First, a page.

"I haven't seen the film myself, but I spoke to those who had," Parpiev said. "They and I believe [Yuldoshev] was in a very difficult situation. He was tortured, because he looked very different -- not like he looked before, when some people visited him [in prison]. He looked very thin and exhausted. It was clear that he was tortured."
Another film, "The Flame of Ignorance," was broadcast on 5 August and was devoted to Andijon city prosecutor Ganijon Abdurahimov, who was killed, allegedly by Andijon militants, on 13 May.
Parpiev saw this video but said it was government troops -- not his fellow demonstrators -- who murdered Abdurahimov.
"In the previous video, they showed shots that, as they put it, were made by terrorists," Parpiev said. "But if you noticed, they didn't show any shots of demonstrators who were speaking at a microphone set up at the Bobur monument. If they had shown them, people would see what Ganijon said that day. He said he received an order from the government to try the 23 men a year ago. He was shot by sniper as he said this. Why would we kill him? He was a witness. We needed him. He was the first they killed because of what he said."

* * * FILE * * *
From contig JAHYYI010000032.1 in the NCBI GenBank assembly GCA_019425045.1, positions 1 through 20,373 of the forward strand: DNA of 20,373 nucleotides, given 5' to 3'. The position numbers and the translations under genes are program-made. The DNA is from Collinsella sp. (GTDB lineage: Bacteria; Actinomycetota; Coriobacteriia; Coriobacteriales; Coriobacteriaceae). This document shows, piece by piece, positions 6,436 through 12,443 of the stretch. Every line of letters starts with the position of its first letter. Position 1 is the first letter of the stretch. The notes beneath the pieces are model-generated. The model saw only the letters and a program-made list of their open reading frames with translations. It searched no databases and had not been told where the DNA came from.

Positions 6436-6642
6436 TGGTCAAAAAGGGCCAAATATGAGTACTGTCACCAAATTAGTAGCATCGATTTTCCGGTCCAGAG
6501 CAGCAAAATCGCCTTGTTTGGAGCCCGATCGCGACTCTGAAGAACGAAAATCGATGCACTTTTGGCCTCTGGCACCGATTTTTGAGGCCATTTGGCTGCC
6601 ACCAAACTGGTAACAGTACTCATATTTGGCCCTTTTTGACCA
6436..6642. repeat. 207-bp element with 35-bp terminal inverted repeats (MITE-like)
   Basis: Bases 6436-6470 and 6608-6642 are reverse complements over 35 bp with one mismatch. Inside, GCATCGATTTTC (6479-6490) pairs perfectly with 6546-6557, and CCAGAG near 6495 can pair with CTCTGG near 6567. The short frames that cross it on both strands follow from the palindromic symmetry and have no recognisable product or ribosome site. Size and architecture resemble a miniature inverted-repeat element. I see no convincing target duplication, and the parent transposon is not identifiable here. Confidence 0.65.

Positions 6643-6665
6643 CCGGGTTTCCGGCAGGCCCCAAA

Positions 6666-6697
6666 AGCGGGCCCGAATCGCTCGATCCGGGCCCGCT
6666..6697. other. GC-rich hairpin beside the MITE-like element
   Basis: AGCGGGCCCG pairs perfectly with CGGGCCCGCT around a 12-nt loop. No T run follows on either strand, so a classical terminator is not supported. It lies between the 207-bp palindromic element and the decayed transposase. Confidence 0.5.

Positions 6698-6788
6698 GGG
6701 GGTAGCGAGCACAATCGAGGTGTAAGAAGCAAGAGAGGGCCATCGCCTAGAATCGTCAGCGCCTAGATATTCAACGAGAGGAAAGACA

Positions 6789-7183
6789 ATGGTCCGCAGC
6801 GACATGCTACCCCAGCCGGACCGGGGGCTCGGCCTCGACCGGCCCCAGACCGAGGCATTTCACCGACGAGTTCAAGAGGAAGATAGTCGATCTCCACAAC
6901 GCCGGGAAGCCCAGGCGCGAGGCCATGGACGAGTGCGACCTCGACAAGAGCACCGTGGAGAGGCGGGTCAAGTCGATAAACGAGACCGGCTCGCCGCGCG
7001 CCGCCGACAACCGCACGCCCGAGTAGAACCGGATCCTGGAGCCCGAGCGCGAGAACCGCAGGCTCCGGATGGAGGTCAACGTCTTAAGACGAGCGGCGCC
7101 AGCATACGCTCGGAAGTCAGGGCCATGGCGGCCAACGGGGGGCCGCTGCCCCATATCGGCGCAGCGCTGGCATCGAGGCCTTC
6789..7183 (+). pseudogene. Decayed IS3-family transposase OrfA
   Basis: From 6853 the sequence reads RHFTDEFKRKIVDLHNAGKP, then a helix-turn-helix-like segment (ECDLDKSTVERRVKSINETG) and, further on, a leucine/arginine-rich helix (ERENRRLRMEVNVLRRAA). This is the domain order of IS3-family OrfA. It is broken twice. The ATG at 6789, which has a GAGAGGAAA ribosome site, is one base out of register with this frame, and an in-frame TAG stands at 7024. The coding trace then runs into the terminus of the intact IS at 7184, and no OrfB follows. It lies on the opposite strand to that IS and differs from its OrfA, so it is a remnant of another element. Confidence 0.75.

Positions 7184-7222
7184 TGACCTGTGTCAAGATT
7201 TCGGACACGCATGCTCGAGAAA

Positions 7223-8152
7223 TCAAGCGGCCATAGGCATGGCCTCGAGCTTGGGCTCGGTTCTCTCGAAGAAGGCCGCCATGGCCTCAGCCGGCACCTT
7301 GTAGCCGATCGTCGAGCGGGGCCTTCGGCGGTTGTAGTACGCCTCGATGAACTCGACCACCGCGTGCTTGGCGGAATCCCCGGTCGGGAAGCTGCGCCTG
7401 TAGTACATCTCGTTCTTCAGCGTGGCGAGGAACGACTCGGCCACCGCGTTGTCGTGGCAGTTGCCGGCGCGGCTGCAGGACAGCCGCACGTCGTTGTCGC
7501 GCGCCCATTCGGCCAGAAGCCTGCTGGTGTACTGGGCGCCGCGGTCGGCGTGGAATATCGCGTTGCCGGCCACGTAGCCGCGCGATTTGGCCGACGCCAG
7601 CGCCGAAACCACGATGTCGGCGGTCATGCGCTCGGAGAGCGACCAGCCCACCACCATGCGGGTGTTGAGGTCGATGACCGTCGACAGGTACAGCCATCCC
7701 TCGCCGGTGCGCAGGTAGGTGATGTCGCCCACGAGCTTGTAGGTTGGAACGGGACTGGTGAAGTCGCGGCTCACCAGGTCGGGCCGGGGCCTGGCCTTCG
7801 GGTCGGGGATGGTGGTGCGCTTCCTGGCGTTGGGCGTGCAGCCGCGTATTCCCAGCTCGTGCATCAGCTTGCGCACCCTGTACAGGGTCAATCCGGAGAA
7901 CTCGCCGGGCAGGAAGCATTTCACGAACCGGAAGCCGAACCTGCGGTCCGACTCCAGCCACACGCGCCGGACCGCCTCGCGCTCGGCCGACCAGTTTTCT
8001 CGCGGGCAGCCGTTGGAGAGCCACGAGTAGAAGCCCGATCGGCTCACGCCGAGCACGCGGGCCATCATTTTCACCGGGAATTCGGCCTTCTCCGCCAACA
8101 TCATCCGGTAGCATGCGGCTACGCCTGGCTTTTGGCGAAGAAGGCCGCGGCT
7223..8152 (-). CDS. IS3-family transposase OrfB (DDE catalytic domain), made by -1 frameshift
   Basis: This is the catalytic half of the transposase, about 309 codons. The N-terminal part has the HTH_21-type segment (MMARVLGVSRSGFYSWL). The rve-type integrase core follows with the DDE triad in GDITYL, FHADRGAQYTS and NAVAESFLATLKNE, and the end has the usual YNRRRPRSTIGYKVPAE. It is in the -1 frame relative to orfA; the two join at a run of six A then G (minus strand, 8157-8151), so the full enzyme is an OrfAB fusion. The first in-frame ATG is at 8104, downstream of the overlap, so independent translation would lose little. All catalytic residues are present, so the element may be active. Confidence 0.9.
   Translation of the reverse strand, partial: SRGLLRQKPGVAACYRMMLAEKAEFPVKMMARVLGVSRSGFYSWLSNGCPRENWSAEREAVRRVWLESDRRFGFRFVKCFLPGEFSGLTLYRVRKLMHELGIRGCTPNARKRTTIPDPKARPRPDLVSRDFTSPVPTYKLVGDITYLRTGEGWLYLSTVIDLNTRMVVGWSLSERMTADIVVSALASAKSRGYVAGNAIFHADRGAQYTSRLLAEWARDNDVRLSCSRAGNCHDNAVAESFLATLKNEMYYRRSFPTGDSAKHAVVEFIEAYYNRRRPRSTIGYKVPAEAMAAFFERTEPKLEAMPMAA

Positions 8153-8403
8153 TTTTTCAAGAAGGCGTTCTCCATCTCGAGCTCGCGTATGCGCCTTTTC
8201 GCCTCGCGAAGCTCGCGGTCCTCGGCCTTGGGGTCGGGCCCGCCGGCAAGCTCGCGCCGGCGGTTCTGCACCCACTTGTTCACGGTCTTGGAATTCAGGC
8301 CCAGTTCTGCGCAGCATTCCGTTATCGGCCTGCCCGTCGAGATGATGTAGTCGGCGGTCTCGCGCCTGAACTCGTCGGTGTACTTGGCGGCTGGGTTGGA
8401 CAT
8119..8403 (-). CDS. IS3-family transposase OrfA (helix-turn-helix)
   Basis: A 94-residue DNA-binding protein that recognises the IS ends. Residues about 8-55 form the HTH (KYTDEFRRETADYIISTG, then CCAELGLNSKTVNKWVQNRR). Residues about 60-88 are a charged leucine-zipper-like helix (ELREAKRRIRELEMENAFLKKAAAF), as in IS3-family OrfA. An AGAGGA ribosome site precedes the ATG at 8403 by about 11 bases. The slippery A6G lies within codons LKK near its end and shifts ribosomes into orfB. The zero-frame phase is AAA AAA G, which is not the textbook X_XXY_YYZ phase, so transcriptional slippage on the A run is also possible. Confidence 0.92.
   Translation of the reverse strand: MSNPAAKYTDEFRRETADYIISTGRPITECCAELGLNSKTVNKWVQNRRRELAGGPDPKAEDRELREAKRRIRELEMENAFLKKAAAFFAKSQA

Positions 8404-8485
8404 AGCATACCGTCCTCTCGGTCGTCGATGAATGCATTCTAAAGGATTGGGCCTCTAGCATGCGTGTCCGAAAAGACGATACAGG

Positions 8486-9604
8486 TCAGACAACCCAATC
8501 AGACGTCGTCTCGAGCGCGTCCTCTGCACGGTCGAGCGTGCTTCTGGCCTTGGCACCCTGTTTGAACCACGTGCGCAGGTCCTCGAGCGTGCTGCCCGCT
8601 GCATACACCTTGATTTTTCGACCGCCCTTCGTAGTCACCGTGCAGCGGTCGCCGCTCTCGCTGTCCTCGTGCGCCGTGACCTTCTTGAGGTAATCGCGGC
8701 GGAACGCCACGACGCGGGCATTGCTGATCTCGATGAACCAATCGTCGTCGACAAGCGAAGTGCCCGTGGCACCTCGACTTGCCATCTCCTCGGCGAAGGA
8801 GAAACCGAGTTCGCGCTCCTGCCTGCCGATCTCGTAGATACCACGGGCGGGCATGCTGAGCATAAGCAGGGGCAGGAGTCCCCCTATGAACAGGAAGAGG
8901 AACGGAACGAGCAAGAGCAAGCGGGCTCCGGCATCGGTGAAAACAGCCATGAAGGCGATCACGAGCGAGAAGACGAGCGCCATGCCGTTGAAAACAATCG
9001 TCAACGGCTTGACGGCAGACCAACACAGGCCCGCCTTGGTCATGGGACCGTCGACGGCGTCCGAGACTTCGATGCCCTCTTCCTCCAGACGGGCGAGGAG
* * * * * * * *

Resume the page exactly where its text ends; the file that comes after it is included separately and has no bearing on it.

Another video, “The Night That Shook the Golden Valley,” broadcast on 16 July, accuses the international community of “having geopolitical interests in Central Asia” that have led to “attempts by some major powers to make Central Asia dependent on them” and “bring Uzbekistan under their control."